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Guru

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Physicists Design $100 Handheld Cosmic Ray Muon Detector

11/22/2017 6:39 PM

"Physicists have designed a pocket-sized cosmic ray muon detector to track these ghostly particles. The detector can be made with common electrical parts, and when turned on, it lights up and counts each time a muon passes through. The relatively simple device costs just $100 to build, making it the most affordable muon detector available today."

https://www.sciencedaily.com/releases/2017/11/171120174502.htm

If you want to build one for yourself:

http://www.cosmicwatch.lns.mit.edu/detector#steps

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Guru

Join Date: Oct 2008
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#1

Re: Physicists design $100 handheld cosmic ray muon detector

11/22/2017 7:13 PM

This looks like a prefect subject for Useless Gadgets.

The later "useless gadget" thread was closed due to useless responses.

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Guru
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#2

Re: Physicists design $100 handheld cosmic ray muon detector

11/22/2017 8:05 PM

And exactly why would I want to detect muons? but

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Guru

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#3
In reply to #2

Re: Physicists design $100 handheld cosmic ray muon detector

11/22/2017 9:19 PM

Perhaps we don't have a use for it except as a desktop conversation piece, but some people do:

https://en.wikipedia.org/wiki/Muon_tomography

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Guru

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#5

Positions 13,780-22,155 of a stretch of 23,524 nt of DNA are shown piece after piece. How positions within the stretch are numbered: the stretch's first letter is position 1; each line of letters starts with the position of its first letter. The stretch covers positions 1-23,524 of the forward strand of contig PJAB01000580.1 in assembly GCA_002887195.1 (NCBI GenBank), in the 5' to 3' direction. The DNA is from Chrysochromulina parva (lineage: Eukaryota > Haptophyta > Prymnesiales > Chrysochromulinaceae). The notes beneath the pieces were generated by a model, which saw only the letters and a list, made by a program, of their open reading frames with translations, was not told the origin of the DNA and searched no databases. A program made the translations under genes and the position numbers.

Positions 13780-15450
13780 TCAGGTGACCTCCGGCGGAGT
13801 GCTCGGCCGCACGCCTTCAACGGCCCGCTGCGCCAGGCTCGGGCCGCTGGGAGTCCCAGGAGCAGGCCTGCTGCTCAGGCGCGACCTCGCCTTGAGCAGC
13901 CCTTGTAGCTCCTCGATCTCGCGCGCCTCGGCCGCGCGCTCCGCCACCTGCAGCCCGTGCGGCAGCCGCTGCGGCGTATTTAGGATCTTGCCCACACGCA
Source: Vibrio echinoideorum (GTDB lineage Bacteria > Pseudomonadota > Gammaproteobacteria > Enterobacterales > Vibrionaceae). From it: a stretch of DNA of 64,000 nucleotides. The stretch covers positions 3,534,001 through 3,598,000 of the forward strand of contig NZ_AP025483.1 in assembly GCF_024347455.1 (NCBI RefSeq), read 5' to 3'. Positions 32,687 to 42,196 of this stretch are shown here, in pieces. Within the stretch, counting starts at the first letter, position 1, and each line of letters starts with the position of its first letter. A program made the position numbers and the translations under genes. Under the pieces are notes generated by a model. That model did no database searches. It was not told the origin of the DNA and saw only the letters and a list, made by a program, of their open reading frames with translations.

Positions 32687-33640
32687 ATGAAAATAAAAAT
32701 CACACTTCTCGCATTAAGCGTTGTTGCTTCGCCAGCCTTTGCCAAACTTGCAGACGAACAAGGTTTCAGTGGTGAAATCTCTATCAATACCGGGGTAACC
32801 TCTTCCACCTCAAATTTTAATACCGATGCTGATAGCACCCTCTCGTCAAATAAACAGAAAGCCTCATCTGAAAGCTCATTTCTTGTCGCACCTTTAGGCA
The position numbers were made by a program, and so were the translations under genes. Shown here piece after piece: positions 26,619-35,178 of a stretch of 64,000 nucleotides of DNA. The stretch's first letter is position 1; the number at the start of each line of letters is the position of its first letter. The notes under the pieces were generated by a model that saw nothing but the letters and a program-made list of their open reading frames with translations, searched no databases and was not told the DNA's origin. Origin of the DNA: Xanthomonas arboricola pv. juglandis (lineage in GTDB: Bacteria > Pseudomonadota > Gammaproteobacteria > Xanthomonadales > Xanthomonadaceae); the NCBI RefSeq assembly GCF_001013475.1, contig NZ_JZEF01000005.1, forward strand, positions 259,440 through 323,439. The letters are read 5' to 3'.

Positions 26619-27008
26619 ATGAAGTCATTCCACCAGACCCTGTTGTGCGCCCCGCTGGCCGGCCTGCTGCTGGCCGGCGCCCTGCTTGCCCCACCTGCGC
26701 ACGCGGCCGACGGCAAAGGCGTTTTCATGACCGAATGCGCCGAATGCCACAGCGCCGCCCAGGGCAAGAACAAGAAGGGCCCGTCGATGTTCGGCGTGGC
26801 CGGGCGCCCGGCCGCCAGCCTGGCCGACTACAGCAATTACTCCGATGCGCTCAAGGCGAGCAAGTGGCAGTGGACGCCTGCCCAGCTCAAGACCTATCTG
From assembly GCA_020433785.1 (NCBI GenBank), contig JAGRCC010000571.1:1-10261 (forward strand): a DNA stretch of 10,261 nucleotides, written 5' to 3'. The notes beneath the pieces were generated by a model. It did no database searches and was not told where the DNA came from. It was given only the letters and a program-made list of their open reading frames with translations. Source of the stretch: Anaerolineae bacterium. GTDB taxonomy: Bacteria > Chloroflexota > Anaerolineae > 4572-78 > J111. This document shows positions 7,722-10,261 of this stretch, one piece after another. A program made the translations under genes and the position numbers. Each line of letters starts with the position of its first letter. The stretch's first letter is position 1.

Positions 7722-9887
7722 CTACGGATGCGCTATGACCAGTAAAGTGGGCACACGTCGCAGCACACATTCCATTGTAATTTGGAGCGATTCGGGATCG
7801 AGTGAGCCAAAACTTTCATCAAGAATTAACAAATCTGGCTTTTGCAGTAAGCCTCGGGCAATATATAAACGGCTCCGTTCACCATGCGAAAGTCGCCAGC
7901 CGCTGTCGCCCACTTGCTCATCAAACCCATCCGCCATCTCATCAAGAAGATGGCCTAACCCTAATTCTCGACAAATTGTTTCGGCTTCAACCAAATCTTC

In reply to #3

Re: Physicists design $100 handheld cosmic ray muon detector

11/22/2017 11:28 PM

This is my desktop conversation piece. I've had it since they first came out. I have a personal connection to it. It still works.

OK, so I'm a dinosaur.

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Guru

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#4

Re: Physicists design $100 handheld cosmic ray muon detector

11/22/2017 10:09 PM

Useless? It's a reminder.

Muon. Take a drink.

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Guru

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#6

Re: Physicists Design $100 Handheld Cosmic Ray Muon Detector

11/23/2017 11:12 PM

Pulled these images from the site. Looks expensive to build & it looks like you need some expensive equipment to build it.

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Guru
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#7

Re: Physicists Design $100 Handheld Cosmic Ray Muon Detector

12/20/2017 8:00 AM

I do believe that such "rays" were thought to be the reason for occasional problems with early RAM memory chips in computers....the Military Standards of the day required a metal piece on each chip to reduce the effects....I particularly remember that the early 256 and 1k chips were thought to be sensitive in this area.

Anyone else remember these "thoughts"?

By the way, I do not need such a detector myself!!!

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